MetaStock SPRS Series - Week 66 - TechniTrader® Stock Discussion for MetaStock Users - What Moving Averages Tell Us - April 30, 2012
By: Martha Stokes C.M.T.
By: Martha Stokes C.M.T.
Moving Averages were the first stock indicator ever employed to analyze stocks. Yet even today most traders don’t use moving averages or understand moving averages to the extent that they should.
Statistical averages are used everywhere, not just in the stock market. There are many types of moving averages. Averages provide a smoothing of the data to get a better view of what is going on.
Some moving averages drop off the oldest data as new data is added. This is the standard approach to most formulas for stock indicators. There are also cumulative averages which accumulate data as the average moves forward.
The Mode considers the distribution of price variances rather than the size of the price changes. The formula considers the location of the greatest concentration of similar prices as the typical value.
The Mode method requires a rather substantial amount of data to function properly, so a 5-day mode would not be effective. Mode discounts extremes in data and helps find the center, or commonly occurring value.
The Median defines the true center of data even when you have an incomplete set of data. The Median is not skewed by extreme variations but it is not readily adaptable to computational methods for use in formulations. The Median would be the accurate center or price of 5 days of variations, for example.
The Mean has several ways it can be calculated:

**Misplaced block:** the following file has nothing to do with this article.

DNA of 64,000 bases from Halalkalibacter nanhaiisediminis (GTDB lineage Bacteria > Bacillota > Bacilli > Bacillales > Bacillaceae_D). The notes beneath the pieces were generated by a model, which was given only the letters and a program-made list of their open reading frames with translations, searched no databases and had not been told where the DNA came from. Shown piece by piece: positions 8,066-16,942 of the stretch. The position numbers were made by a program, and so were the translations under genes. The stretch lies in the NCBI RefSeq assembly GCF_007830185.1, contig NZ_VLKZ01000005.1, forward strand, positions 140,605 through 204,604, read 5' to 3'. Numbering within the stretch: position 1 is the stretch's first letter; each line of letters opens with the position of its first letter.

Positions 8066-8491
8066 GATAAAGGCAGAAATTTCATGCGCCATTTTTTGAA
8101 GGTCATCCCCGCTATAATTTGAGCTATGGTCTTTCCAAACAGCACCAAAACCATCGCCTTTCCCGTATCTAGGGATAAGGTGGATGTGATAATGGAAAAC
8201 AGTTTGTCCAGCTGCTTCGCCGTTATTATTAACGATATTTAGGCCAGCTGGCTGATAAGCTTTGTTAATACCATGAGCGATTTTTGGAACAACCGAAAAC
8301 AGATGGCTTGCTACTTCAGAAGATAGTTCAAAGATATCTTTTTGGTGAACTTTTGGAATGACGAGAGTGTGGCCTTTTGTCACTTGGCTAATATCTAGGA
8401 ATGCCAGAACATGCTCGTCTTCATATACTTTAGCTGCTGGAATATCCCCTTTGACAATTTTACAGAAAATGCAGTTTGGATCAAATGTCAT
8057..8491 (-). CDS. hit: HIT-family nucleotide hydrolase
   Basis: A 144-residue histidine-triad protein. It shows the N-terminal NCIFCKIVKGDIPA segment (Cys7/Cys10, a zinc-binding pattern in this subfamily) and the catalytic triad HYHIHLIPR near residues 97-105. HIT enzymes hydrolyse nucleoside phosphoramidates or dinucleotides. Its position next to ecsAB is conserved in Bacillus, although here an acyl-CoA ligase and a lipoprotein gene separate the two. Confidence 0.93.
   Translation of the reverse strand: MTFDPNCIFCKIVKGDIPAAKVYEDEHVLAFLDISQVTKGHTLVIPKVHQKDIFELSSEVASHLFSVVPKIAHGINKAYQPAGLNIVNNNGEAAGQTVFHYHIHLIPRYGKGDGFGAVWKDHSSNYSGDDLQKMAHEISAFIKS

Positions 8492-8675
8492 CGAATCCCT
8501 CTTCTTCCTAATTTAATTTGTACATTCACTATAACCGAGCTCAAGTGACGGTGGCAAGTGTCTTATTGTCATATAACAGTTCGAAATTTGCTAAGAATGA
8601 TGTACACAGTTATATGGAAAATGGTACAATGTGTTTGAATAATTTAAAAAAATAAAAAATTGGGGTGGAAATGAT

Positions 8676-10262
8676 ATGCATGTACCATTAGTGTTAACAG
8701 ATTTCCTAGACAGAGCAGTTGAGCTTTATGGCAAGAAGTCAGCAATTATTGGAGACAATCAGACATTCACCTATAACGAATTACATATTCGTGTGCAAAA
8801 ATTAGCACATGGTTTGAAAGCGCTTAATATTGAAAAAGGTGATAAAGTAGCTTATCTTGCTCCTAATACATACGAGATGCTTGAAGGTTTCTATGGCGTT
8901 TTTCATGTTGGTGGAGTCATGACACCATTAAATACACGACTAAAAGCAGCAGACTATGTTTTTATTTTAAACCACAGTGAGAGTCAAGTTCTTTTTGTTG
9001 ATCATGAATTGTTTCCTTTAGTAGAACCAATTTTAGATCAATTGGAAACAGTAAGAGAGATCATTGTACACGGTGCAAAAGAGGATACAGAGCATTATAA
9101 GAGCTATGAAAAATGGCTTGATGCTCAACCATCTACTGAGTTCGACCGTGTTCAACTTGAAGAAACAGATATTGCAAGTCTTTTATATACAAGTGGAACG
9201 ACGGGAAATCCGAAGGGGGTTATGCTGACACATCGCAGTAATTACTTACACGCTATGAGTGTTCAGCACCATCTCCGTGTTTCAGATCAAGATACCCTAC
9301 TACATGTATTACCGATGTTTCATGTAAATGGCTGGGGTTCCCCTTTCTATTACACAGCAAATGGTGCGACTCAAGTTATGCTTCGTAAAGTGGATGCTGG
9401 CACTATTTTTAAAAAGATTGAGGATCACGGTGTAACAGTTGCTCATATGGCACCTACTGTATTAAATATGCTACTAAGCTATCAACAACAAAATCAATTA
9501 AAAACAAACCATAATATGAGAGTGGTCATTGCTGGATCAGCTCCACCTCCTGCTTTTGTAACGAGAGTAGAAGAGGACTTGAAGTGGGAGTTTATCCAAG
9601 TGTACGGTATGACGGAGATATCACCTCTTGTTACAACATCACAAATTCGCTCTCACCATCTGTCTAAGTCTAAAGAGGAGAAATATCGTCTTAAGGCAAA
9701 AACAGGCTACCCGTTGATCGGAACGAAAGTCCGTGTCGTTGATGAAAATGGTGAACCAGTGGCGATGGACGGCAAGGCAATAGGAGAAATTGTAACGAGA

Arithmetic, Geometric, and Harmonic are the most common.
For most stock indicator formulas, the moving average uses the Arithmetic Mean and so everything is skewed or impacted whenever there is a significant price variation or price spike. Many stock indicators that use Price and Time use a simple moving average using the Arithmetic Mean calculations. The simple moving average also places the least importance on the most current price. Therefore, these indicators will ALWAYS lag regardless of the period settings. Tightening the moving average will only create a highly reactive indicator rather than a leading indicator for price.
So what CAN moving averages tell us? In the chart below, MEOH, what the moving averages are telling us clearly is that price has shifted sideways. The stock is no longer trending up. This is very useful information because it helps traders shift their trading style and their style strategies to adjust to the changing trading conditions for this stock. Moving averages are an easy what to identify that a price has shifted sideways. This alerts traders to look further to understand WHY the shift to a sideways pattern has occurred.
Why has this stock shifted sideways?
It tested its all-time high and backed off which is common. Note the TTQA is very strong during this sideways action AND also that the formation is a triangle.
Triangles are a compression pattern. All compression patterns end with a sudden breakout move, either up or down, depending upon the preceding price action, VOLUME, and accumulation/distribution patterns. A triangle is a dual compression pattern where the highs are dropping and the lows are rising in a symmetrical pattern. This creates energy. The tighter the price, the more energy that builds.
The breakout usually occurs prior to the conclusion of the triangle where the highs and lows would come completely together.
Triangles are usually, not always, continuation patterns for a trend.
Martha Stokes, C.M.T.
Member of Market Technicians Association
Master Rated Technical Analyst: Decisions Unlimited, Inc.
Instructor and Developer of TechniTrader® Stock Market Courses
©2012 Decisions Unlimited, Inc.
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